Jue. Ene 21st, 2021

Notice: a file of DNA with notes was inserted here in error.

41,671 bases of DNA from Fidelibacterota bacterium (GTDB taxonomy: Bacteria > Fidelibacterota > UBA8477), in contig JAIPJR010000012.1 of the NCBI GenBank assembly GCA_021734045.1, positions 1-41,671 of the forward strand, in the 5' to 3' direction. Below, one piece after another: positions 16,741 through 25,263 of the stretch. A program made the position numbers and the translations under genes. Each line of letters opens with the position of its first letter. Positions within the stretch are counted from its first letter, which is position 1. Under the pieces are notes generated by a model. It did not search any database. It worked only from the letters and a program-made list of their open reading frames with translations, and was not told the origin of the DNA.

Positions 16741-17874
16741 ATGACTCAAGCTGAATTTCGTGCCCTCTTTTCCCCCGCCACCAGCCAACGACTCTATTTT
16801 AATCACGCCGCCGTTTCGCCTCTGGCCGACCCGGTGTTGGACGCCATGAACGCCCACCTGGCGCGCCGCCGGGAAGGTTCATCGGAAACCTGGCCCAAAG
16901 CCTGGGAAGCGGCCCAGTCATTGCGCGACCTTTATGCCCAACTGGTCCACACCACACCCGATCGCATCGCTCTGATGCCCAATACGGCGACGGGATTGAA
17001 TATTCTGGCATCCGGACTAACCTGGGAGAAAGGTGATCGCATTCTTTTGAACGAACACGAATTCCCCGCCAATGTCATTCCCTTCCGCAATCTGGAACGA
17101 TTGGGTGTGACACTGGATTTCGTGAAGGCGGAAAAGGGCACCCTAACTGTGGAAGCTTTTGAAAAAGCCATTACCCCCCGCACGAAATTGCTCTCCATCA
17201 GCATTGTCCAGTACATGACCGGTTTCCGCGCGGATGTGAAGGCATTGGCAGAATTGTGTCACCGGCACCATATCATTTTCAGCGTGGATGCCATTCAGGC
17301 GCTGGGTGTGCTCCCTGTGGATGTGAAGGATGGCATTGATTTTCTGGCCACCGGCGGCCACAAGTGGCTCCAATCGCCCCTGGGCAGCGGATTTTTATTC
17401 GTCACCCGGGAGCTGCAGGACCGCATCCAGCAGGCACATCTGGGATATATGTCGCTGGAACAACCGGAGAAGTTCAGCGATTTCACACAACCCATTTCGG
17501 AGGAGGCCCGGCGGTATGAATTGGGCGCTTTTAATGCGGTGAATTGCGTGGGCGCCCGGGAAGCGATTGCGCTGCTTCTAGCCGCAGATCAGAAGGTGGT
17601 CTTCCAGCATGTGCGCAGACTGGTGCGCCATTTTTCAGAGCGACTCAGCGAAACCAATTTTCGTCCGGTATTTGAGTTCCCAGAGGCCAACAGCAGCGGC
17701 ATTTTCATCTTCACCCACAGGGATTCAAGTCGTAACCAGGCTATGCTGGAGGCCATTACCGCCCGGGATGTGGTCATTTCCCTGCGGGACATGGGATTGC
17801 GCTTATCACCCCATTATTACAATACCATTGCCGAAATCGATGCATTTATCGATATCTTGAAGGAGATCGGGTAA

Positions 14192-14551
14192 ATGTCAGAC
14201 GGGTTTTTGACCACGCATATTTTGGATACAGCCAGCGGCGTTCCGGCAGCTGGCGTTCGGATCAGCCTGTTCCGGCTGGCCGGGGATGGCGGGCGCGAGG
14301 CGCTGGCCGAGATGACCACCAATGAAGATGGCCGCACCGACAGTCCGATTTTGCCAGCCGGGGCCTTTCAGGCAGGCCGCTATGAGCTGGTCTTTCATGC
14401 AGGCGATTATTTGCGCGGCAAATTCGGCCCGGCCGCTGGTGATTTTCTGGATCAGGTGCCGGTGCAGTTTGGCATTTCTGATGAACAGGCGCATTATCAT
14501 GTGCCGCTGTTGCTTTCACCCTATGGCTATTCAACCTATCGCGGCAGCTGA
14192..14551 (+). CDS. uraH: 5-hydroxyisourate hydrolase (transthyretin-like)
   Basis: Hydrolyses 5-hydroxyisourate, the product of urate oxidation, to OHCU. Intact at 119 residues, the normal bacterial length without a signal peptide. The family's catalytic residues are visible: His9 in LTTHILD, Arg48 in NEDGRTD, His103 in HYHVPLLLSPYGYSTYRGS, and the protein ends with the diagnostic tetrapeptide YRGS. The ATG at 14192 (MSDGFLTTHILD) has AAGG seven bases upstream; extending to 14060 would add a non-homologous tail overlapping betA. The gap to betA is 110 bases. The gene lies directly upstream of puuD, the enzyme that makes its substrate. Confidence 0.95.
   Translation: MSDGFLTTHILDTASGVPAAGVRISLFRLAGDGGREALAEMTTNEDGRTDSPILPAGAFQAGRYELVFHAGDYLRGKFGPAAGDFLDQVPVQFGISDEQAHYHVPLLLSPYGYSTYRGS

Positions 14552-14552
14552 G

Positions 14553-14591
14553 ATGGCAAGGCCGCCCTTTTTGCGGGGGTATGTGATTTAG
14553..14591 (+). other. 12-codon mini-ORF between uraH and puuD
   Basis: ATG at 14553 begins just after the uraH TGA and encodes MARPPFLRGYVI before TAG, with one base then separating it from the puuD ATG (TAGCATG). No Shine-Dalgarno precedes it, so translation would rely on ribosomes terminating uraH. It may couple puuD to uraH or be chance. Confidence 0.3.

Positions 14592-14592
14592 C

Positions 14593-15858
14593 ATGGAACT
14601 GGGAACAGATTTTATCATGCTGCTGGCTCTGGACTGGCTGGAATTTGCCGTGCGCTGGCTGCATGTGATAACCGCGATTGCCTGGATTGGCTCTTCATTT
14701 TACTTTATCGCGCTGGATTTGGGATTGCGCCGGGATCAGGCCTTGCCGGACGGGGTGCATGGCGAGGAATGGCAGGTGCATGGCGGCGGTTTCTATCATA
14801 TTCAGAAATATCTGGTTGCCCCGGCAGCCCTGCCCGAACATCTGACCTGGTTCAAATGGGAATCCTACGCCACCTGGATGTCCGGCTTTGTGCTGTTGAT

Share This Article: House of Mexico cottage under construction in late March in Balboa Park. Image via Facebook By Enrique Morones This year has been very difficult and challenging for all of us. As we close out 2020, I am horrified and ashamed at how low a small group of people will go in order to steal an election. As election day approached, with a record number of voters and excitement in the community and the realization of a lifelong dream, it happened: an election stolen. The heist happened thanks to fake news, failure to count every vote, elimination of candidates who had been announced, removal of voters who had been confirmed, refusal to follow established guidelines, failure to honor one’s word, corruption, nepotism, voter manipulation, harassment, denial of neutral observers, voter suppression and mucho mas. This episode represents the worst of the American spirit. It’s shameful. Am I talking about the presidential election? Hell no. That was the most transparent election in decades. And the best man won. Instead, I am of course talking about what is happening now, with the House of Mexico . The board election for HOM — which I founded in 1996 — was recently postponed and hijacked at the last minute. I recall how, in 1995, as I walked through beautiful Balboa Park, I looked for a House of Mexico amongst the international cottages of “Pacific” relations. Y nada. Que paso, I thought to myself. Where is the House of Mexico? I wanted to celebrate Mexico in Balboa Park. I remember seeing our beautiful Mexican flag waved proudly throughout the city. But then I recalled — that was not for the House of Mexico. Rather, it was many of us from San Diego, and throughout California, protesting in the streets against the very divisive and nativist Proposition 187, which was later deemed unconstitutional. The outrageous ballot initiative, which was promoted by Gov. Pete Wilson, would have denied undocumented children the right to receive a public school education and non-emergency health care. At the time, I asked: Wasn’t this supposed to be “America’s Finest City”? Is that how we treat “our poor, our tired, our huddled masses” in such a spiteful manner? Wasn’t this a country of immigrants? I was puzzled. As I walked along the international cottages of Balboa Park, I thought maybe I could find an explanation, a sign in Spanish in San Diego’s biggest tourist attraction, Balboa Park. But sorry, amigo, no signage in Espanol and no “mi casa es tu casa.” Que pasa? So as president of the San Diego County Hispanic Chamber of Commerce and director of Latino and international marketing for the San Diego Padres, we joined the House of Sweden for a “mixer” in Balboa Park and in 1996 we celebrated Mexican Independence — with no casita to call our own. Gracias, Sweden. I was extremely busy at the time. I was helping to lead the efforts — for the San Diego Padres — to have regular season games in Monterrey, Mexico, open a Padre store in Tijuana, and create “Domingos Padres Tecate” with buses across the border. And in my “spare time,” I also helped provide food and water to migrants living in the canyons of North County, later saving the lives of desperate migrants crossing in the desert. I continued to push for a House of Mexico in Balboa Park. It was challenging to say the least. There was not a welcoming spirit in San Diego. There was a racist “light up the border” at the international border. There were hundreds — and eventually thousands — of men, women and children dying in the desert as the U.S. built a wall on the southern border, but no one built a House of Mexico in Balboa Park. There had been failed previous attempts. But nothing had come of them. Nada. Enrique Morones One by one, I gathered supporters, including the Mexican Consulate, the Hispanic Chamber, Radio Latina, the San Diego Padres, Mexico Tourism, my family, then friends. In the months that followed, once I was no longer with the Padres and had substantially grown my non-profit, Border Angels, I again focused on establishing a House of Mexico. But I continued to face many challenges. I eventually turned to Mike Aguirre, who was then city attorney. I mentioned our situation and the fact that, let’s call him “Alan””— then the President of the House of Pacific Relations in Balboa Park — had been “muy malo” on the issue and not at all friendly to me or Mexico. Soon it was “Adios, Alan.” And wonderful people like Mateo Camarillo, and Carolyn and Gary Flor of the House of the USA who helped us get an audience with HPR to see if we could be voted in. But wait, the House of Mexico? There was incredible tension and mean-spirited comments made about Mexico during the vote to let us in HPR and even the SDPD was called to be in the Hall of Nations, to keep the peace amongst the Houses of “PACIFIC” relations. The vote was close but we were voted in to a half-filled hall because several people left so as to not have to witness our “welcoming.” Ay caramba! If this is “America’s Finest City,” what’s next? Children in cages? Oh wait, that came latter. It’s happening now, in fact. I was soon elected, then unanimously re-elected, as board president for HOM. The first few years were very successful. We grew the House thanks to our team, later with Eunice Munros as president we continued growth. But our success was short-lived as soon one of the seven deadly sins took over: envy. Soon, there was a “hostile takeover attempt.” People left the HOM and a once thriving group was suddenly lacking competent leadership. Things were so bad that we could not even get people to run for the board. As the person who would always man a table for the House of Mexico at the […]

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